People just might stay & have lunch here hit a few antique shops visit the cheese factory ...

Apr 3, 2013, 12:58pm Permalink

Just what we need. Another project with a tax break. I don't get any tax break, but they do. It is no wonder so many people move away, to real tourist destinations. Didn't we just fund this waste of our tax money ((GCEDC??))) Who are the idiots making these decisions??

Apr 3, 2013, 1:53pm Permalink
Gerard Waite

What makes a shopplng center a tourist atracttion? Is Batavia the only city with a Target, radio shack, Petco, and a Michaels,along with an empty store!! Yes, tourists spend money, but get real. If I were a tourist I want a place that has some history, something entertaining,place to take pictures, unless THE PEOPLE OF WALMART are there. but those are not the pictures I want to keep!! Give me a break (on my taxes).

Apr 4, 2013, 10:11am Permalink
Cory Hawley

Mary Pat, Yellowstone National Park is a tourist destination. Yosemite. The Badlands. Black Hills. Everglades. Liberty Bell. Red Rocks. Grand Canyon. Not a shopping plaza. I don't care what breaks or funding is given if it is classified as this.
By the way, Mary Pat Hancock is the same person as my high school guidance counselor who told me that I should go to GCC rather than apply to other schools that I mentioned to her. I knew what I wanted to do, yet she strongly urged me not to apply to other schools out of state and to go to GCC. Thanks for costing my parents an extra year of college out of state to get credits that I couldn't get at GCC when I transfered. Nothing against GCC. Mary Pat has made stupid decisions/comments/recommendations way before this one above.

Apr 4, 2013, 11:02am Permalink
Dave Olsen

I suppose I should correct myself. Using "The Emperor's New Clothes" was more of an idiom than metaphor. I'd like to thank the Batavian for being the voice that called out in the crowd.

Jason, maybe you dad told your mom "Your eyes are the brightest stars out tonight" or "your smile is a ray of sunshine" or some metaphor like that, which could have played a part in your creation.

Apr 4, 2013, 11:34am Permalink
Dave Olsen

If this doesn't describe this particular situation, I don't know what would from the

the emperor has no clothes

used to describe a situation in which everybody suddenly realizes that they were mistaken in believing that somebody/something was very good, important, etc.

ex: Soon investors will realize that the emperor has no clothes and there will be a big sell-off in stocks.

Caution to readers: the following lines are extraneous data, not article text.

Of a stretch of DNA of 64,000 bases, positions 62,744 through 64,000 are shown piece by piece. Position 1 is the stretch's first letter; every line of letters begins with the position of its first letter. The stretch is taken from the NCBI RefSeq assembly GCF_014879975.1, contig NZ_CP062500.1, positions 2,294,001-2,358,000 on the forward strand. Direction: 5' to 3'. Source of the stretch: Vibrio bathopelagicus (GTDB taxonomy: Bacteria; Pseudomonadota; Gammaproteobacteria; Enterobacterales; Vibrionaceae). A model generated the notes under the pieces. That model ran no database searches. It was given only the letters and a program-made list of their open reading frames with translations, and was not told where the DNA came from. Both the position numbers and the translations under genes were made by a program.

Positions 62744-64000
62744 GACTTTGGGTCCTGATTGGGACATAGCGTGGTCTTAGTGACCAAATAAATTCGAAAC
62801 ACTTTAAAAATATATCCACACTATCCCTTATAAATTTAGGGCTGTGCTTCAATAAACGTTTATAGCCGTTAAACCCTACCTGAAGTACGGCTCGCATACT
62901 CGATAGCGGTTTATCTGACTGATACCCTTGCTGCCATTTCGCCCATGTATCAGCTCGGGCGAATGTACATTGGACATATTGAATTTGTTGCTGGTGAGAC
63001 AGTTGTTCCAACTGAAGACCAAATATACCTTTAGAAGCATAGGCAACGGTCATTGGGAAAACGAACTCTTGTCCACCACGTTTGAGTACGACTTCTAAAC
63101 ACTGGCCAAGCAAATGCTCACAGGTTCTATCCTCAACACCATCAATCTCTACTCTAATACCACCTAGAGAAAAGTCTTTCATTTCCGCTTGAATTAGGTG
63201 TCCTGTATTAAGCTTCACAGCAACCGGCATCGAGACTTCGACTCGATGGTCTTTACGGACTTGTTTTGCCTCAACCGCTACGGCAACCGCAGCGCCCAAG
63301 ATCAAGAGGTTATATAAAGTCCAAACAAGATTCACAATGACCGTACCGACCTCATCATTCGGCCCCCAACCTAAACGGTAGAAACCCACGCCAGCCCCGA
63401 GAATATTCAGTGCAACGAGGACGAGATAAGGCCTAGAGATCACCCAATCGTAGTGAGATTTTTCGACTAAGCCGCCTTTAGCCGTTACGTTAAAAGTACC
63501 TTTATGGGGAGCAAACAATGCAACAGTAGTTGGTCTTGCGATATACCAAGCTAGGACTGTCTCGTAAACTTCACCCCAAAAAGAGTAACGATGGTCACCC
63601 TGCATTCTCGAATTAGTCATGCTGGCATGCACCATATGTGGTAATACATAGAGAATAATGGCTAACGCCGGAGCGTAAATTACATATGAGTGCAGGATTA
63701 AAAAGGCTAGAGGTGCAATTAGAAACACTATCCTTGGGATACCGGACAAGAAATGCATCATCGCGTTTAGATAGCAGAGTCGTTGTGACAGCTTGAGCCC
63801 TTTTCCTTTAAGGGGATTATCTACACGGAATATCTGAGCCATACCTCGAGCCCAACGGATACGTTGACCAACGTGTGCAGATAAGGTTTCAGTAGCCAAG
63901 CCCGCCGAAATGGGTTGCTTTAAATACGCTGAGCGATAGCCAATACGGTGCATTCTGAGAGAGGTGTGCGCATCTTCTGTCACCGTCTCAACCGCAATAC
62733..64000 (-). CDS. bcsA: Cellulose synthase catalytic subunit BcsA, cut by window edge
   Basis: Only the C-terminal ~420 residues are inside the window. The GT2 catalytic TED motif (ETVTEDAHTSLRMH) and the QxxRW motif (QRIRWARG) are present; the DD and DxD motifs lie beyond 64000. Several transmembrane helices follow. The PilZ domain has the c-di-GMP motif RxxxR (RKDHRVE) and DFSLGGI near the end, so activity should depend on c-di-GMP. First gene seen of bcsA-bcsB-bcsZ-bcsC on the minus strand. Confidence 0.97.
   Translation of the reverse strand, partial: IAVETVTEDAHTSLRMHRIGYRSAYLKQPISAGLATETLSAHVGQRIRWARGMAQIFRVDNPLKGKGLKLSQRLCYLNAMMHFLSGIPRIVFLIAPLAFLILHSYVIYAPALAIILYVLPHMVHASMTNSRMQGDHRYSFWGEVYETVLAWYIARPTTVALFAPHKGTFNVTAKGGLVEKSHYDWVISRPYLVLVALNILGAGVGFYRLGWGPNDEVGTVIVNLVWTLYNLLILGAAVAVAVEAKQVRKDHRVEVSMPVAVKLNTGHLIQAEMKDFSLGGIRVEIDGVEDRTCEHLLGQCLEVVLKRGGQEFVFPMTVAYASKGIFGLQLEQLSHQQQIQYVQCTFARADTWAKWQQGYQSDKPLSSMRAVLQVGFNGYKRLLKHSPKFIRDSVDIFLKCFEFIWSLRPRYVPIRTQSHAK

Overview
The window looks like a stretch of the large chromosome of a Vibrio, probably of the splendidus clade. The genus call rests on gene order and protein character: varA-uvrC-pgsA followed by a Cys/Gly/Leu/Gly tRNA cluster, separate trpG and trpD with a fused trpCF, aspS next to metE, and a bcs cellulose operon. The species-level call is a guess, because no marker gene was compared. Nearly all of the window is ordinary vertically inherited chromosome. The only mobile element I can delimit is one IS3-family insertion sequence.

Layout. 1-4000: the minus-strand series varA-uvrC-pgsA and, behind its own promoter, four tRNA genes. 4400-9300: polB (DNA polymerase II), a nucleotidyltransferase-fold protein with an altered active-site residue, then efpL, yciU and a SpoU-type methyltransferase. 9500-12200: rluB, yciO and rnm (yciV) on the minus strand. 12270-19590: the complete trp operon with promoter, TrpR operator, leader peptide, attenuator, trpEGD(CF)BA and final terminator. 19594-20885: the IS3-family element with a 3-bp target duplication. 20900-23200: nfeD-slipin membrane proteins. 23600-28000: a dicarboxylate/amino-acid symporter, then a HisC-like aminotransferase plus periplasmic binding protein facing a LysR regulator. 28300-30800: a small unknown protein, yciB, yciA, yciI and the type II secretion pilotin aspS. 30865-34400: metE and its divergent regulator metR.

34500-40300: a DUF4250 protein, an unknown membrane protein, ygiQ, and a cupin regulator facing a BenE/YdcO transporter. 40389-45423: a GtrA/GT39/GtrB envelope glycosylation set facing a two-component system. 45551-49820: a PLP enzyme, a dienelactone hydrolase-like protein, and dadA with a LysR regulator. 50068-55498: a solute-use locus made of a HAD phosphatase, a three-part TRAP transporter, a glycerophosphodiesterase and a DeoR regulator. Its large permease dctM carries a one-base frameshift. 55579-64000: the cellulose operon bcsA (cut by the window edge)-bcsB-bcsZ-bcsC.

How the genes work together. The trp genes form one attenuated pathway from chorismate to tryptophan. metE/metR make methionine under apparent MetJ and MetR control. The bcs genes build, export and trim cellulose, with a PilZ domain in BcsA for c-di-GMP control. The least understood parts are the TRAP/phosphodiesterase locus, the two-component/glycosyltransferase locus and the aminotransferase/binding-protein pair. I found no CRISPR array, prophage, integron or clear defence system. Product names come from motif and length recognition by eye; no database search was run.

From the story of The Emperor's New Clothes by Hans Christian Andersen, in which the emperor is tricked into thinking he is wearing beautiful new clothes and everyone pretends to admire them, until a little boy points out that he is naked.

Apr 4, 2013, 11:40am Permalink
Kyle Couchman

Dave didn't you know it's not nice to pick on idioms.... They are born that way and cant help themselves. Every village has its idiom so to speak. As for the article Howard put. There's one big difference, 1) That Costco is going into one of the failed retail centers that became a distressed area, and notice they are putting housing in there as well. All the other projects... Well they have improved the areas they were built in. Carousel/Destiny USA used to be nothing but a garbage dump and oil tank terminal/oil tank farm. All of which has been removed. Fayetteville Mall and PennCann Malls were failed projects that were so empty they had more homless camps than they had retail spaces filled. So of course the public there supports those projects. Comparing Onondaga County to Genesee County is like comparing Oswego to NYC it just doesnt work. But it is a good example of where an IDA can do good for a metro area, with retail mix properties. I know they got the idea of work/live/shop from a town called Nedrow just south of the city bordering on the indian reservation there, they built a housing development just behind a failing retail plaza and it breathed new life into the place, even though you had to go thru the roughest most hostile ghetto in Syracuse to get there.

Apr 8, 2013, 7:56am Permalink
Dave Olsen

Kyle, you got to ask "how did these areas become distressed"? Most of the time whoever was in there left because, A.) Jobs left the area, because it was too expensive for employers to continue on in NYS and residents didn't have enough money to spend or 2.) The occupants got a better offer in a neighboring town or county whose IDA/EDC cut a bigger deal. Either way it is usually a result of too high taxes. Until we end the IDA/EDC process, we will never be able to lower taxes in NYS enough for it to make sense for companies to do business here without government involvement. We've got to stop this crazy merry go round of who gets to pay less tax, and who's got the most to offer, while the average person and small business owner just keeps paying more and more. It has gotten waaay out of control.

Apr 8, 2013, 11:56am Permalink

Authentically Local